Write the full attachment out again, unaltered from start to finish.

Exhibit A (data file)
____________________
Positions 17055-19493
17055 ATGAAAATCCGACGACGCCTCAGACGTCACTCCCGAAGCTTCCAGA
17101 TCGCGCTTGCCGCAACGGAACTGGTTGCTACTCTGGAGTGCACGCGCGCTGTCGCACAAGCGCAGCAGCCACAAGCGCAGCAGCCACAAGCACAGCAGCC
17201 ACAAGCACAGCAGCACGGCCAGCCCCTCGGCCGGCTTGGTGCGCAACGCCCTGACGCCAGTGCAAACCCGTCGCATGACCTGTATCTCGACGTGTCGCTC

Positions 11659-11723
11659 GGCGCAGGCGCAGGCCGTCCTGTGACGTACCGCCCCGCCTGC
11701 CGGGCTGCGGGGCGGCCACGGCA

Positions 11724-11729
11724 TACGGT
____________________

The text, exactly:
Positions 17055-19493
17055 ATGAAAATCCGACGACGCCTCAGACGTCACTCCCGAAGCTTCCAGA
17101 TCGCGCTTGCCGCAACGGAACTGGTTGCTACTCTGGAGTGCACGCGCGCTGTCGCACAAGCGCAGCAGCCACAAGCGCAGCAGCCACAAGCACAGCAGCC
17201 ACAAGCACAGCAGCACGGCCAGCCCCTCGGCCGGCTTGGTGCGCAACGCCCTGACGCCAGTGCAAACCCGTCGCATGACCTGTATCTCGACGTGTCGCTC

Positions 11659-11723
11659 GGCGCAGGCGCAGGCCGTCCTGTGACGTACCGCCCCGCCTGC
11701 CGGGCTGCGGGGCGGCCACGGCA

Positions 11724-11729
11724 TACGGT